An Ode to the Lava Cake
There are times when a lobster and crab cake appetizer, a bloody hunk of filet mignon topped with crab and béarnaise, a bottle or two of wine, some asparagus, a dish of potatoes gnarled with cheese, and a couple of glasses of top-shelf vodka just don't leave you feeling sated.
Those times tend to be the times when someone else is paying.
But say you do, indeed, have a friend with an expense account. Maybe it's a "special friend." Maybe it's a friend who wants to be a "special friend." Maybe it's neither of those friends but rather is a lovely publicist friend who handles accounts for top restaurants around the county, and you just don't see enough of her, and yes, damn it, you will make time to finally catch up, especially since one of the restaurants she handles is Fleming's, the ungodly steak house in Fashion Island.
Then, my dear, after your steak and your sides and your premium liquor, you will order the lava cake.
I am not particularly a chocolate person. I like it well enough when my son's Halloween candy is mocking me, or when a friend who wants to be a special friend showers me with bonbons alongside the Stoli, or if I happen to be PMSing and there's no pork fat to be had. But I'm certainly not one of those women who describe chocolate as "sinful" or "decadent" or "orgasmic," even. I hate those women, and if you are one of those women, I hate you.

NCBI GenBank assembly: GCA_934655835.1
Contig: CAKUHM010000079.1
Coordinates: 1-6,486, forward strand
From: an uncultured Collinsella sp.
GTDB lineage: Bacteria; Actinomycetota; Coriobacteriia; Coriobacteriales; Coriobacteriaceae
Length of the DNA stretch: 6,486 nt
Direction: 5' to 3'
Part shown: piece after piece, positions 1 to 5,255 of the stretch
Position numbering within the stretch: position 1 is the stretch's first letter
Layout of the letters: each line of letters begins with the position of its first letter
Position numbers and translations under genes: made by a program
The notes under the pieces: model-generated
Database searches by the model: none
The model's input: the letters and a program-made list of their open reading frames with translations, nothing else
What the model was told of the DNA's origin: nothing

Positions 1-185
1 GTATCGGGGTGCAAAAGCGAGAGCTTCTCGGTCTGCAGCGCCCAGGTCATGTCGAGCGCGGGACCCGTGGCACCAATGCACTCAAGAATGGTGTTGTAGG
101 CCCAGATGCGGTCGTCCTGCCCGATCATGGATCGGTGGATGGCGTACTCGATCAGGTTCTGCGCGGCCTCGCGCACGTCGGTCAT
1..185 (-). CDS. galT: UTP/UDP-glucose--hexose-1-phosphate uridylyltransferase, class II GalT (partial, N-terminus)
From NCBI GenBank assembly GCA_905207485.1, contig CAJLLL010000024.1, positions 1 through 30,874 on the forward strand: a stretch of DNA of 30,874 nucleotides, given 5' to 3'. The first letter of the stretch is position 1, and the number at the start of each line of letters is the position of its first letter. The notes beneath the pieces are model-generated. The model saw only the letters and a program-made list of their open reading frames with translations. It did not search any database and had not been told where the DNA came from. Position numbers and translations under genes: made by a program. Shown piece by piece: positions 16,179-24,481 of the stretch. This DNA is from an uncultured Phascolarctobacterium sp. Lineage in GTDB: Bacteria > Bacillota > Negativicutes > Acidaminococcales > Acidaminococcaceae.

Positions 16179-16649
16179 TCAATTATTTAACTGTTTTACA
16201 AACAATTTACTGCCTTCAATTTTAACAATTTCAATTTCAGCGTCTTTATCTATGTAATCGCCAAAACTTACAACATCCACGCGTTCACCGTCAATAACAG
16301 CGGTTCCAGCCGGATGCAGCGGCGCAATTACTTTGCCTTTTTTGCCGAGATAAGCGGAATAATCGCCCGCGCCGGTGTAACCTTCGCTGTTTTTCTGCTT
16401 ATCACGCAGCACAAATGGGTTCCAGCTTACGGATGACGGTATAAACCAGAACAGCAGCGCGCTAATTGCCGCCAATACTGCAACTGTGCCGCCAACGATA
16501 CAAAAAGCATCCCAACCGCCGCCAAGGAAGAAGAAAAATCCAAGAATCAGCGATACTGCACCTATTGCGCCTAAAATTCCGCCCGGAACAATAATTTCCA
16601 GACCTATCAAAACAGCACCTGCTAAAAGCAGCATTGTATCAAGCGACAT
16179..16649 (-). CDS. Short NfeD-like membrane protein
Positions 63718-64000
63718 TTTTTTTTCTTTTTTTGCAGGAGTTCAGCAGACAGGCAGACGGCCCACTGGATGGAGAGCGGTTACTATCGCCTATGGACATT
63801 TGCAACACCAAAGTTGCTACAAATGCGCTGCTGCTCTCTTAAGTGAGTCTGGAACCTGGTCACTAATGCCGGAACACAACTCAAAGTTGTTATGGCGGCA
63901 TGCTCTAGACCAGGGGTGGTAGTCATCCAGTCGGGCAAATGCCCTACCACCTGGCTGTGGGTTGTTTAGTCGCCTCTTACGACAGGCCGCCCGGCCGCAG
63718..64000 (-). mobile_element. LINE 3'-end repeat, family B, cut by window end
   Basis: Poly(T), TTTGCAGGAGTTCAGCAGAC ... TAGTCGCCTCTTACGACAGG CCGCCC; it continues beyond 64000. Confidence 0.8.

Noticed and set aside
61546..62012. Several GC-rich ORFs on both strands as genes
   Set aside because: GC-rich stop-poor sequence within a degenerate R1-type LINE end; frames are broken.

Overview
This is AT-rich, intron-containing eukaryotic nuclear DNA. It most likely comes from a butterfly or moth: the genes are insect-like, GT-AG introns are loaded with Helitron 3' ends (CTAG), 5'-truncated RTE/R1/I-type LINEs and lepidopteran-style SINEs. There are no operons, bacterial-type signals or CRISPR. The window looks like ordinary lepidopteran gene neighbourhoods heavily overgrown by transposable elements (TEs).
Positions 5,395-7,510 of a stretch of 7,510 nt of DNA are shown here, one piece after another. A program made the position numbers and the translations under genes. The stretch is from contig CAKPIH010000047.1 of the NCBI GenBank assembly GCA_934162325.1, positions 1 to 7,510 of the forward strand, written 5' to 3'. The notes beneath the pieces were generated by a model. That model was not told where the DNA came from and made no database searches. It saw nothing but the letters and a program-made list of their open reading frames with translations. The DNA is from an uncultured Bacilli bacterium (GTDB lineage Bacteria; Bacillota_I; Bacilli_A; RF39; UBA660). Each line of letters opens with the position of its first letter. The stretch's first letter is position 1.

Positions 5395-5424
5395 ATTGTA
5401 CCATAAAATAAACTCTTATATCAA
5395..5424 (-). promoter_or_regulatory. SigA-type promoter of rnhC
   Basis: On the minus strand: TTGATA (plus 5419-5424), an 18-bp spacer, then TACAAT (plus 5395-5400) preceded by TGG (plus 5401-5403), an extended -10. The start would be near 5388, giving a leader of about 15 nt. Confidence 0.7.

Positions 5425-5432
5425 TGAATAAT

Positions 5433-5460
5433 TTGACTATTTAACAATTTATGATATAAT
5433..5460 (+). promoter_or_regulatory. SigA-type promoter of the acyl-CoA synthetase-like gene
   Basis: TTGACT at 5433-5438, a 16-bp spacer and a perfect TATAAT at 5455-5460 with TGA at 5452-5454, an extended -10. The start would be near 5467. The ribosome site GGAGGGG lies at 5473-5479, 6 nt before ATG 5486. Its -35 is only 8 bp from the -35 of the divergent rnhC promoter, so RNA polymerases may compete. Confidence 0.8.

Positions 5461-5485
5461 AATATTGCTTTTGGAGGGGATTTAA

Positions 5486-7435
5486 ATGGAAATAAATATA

But the lava cake! (And the cheesecake, the berry cobbler, the crème brûlée, the key lime pie and the walnut turtle pie, all of which mysteriously ended up on our table accompanied by a bowl of chantilly.) You can keep your quintuple-chocolate-devil slab of death—à la Claim Jumper—where you're supposed to take one look at the size and simper and moan in your best imitation of Jenna Jameson. I'll keep the chocolate lava cake. And another. Really more of a chocolate soufflé, with its molten center and the five tubs of butter that gave up their lives for it, the lava cake is simple and direct. It's naked of frosting and not face-scrunchingly sweet. It's more earthy, more fats-based, more grown-up and real. It's for a palate that's sophisticated—like yours, as long as you're not one of those women, of course. You're not shoving a Ho Ho in your mouth, that's for goddamn sure.
Fleming's, 455 Newport Center Dr., Newport Beach, (949) 720-9633; also at 1300 Dove St., Ste. 105, Newport Beach, (949) 222-2223.
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